The ‘Other’ Side Of Political Correctness


Donald Trump persuaded Americans to elect him to the White House but was his use of political correctness legitimate, asks Dean Frenkel.

Google ‘political correctness’ with ‘Donald Trump’ and you will get 897,000 hits.

Political correctness is a favourite right-wing squeal, but there is another type of political correctness that is less audible but no less potent, and it’s existed for centuries. We know it as conformity. Yes, conformity is right-wing PC.

This brand of right-wing PC occurs every time the national anthem is played – there is nothing more politically correct than standing with all the other conformists until the anthem is finished. And yet, we don’t hear any complaints from the right-wing PC police, nor will Donald Trump defend the right to sit while the American national anthem is played.

Right-wing political correctness is embodied by traditional values and maintaining the status quo. Right-wingers have enlisted and hijacked political correctness as a tool to challenge social progressiveness, reinforce conformity and resist progressive changes of values. It demands traditional protocols and won’t tolerate anything that rocks the establishment boat.

PC right-wingers are the first to take umbrage against those who burn the national flag to make a political statement, yet you won’t hear them defending symbolic protests against the establishment. They will not quote the First Amendment or defend these kinds of acts of freedom of expression. Does it get anymore hypocritical than those who complain about political correctness, yet also complain about flag burning?

IMAGE: fourstuarts, Flickr)
IMAGE: fourstuarts, Flickr)

When the Sex Pistols released their provocative version of “God Save The Queen” in 1977, it was first and foremost an attack on the political correctness of its time. This was particularly bothersome to conformists and supporters of the establishment.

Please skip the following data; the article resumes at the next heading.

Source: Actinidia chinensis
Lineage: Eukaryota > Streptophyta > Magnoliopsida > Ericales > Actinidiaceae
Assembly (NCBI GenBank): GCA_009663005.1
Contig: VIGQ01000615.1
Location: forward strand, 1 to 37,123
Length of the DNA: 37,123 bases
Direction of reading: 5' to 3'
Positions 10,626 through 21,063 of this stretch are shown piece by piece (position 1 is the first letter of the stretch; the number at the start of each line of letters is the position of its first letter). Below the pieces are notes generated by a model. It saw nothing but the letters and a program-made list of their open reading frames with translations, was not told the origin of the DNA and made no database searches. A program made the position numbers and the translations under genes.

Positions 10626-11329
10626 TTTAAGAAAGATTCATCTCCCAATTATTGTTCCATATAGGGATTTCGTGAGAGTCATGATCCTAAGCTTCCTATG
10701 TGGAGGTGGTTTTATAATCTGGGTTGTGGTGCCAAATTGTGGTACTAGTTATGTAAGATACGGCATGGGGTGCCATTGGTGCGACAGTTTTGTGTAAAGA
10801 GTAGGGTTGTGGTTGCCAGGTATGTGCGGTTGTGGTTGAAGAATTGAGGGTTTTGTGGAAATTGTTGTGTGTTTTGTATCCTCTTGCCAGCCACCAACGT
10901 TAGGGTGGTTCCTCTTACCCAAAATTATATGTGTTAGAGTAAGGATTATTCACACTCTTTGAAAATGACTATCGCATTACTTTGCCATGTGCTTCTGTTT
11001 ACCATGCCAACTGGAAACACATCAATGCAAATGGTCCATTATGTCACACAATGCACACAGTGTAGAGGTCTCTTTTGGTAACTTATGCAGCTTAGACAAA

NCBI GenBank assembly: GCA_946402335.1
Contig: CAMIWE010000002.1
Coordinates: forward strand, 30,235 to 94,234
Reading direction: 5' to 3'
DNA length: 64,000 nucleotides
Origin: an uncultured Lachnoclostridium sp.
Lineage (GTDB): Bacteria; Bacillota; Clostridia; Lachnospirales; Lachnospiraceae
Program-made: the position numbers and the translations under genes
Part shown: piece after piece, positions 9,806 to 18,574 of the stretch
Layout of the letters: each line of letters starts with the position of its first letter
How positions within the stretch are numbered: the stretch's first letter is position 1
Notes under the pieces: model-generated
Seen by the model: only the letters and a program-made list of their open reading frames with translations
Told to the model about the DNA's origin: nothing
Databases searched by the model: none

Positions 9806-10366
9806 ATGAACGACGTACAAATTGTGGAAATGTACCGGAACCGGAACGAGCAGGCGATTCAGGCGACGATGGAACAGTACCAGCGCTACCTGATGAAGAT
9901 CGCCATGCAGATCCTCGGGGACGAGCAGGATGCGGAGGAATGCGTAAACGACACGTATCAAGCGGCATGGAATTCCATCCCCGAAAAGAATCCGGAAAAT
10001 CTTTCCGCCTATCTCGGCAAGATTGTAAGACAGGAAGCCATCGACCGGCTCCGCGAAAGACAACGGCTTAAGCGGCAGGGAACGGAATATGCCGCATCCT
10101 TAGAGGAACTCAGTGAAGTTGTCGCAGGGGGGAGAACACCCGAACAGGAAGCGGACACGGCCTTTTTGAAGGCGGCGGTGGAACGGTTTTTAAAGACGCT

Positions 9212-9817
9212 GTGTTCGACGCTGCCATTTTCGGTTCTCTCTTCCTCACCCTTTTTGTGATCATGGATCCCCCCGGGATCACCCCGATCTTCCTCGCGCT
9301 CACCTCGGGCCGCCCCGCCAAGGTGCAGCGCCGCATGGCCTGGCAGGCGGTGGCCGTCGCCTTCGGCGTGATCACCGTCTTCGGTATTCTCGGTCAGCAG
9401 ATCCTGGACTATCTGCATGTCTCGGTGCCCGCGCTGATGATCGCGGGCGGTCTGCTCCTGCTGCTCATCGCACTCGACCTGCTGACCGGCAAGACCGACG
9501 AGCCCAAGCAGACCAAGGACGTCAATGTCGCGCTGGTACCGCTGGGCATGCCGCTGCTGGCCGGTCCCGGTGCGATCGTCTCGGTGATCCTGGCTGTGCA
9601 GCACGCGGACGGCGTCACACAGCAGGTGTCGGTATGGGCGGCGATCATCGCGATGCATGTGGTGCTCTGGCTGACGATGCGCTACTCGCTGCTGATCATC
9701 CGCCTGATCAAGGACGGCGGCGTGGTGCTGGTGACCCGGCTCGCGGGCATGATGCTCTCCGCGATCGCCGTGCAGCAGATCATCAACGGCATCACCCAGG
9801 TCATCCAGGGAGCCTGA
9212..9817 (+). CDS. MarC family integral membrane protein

In context, monarchists who swear allegiance to the Queen are abiding by a centuries-old brand of political correctness. Their automatic support for the elitist structure, system of etiquette and protocols is an enforcement of traditional political correctness. It has long been PC to support the Queen, monarchy and Westminster system.

At a more grassroots level, cyclists often face the choice of following the politically correct way, on the one hand, or taking their judgment into their own hands to break a minor law by cycling on the footpath – often much safer than riding on the road.


Should cyclists prioritise political correctness over their own personal safety? Of course not.

When Paul Robeson was sledged as being a ‘black dog’ during a college gridiron game in the first half of the 20th century, black people all over the world had already been stigmatized with ‘black dog’ for centuries. Yet today the term has been rebranded to describe depression and has its own institute. Is it politically correct to demand the Black Dog Institute change its name?

Culture is in a constant state of evolution, partly because it gets things wrong and needs correction. Political correctness is about values, expression and behavior.

One kind of political correctness identifies truth that hurts and abhors attempts to censor. But Australians who sing from the PC song-sheet and complain about special consideration for Aborigines are blind to the obvious – that an entire race of First Australians were subjugated and suffered genocidal human rights abuse.

In the face of Trump-inspired intellectual dishonesty and hypocrisy, it is time to open both eyes to a broader notion of political correctness.

There is another side, indeed dimension to political correctness that receives no acknowledgement: political correctness as a concept applies to both sides.

It is not the property nor the exclusive tool of right-wingers to throw at the left.

Dean Frenkel is a Melbourne writer and communications expert.